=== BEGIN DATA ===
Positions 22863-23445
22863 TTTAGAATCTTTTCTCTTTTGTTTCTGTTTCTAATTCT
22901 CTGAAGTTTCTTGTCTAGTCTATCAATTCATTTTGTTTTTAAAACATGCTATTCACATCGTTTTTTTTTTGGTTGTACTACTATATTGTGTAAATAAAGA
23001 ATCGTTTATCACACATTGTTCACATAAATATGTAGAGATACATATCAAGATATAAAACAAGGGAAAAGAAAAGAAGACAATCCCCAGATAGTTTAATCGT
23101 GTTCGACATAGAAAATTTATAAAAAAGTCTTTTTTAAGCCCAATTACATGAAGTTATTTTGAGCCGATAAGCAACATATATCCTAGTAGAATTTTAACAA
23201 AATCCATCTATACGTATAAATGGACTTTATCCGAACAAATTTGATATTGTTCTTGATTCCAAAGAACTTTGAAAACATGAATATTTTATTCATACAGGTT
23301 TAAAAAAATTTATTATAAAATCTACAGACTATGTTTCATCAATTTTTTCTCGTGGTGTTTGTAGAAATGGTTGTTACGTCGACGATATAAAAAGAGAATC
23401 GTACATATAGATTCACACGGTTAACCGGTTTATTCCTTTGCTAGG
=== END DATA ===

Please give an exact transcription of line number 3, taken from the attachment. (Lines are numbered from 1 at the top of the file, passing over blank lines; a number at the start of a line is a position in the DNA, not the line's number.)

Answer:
22901 CTGAAGTTTCTTGTCTAGTCTATCAATTCATTTTGTTTTTAAAACATGCTATTCACATCGTTTTTTTTTTGGTTGTACTACTATATTGTGTAAATAAAGA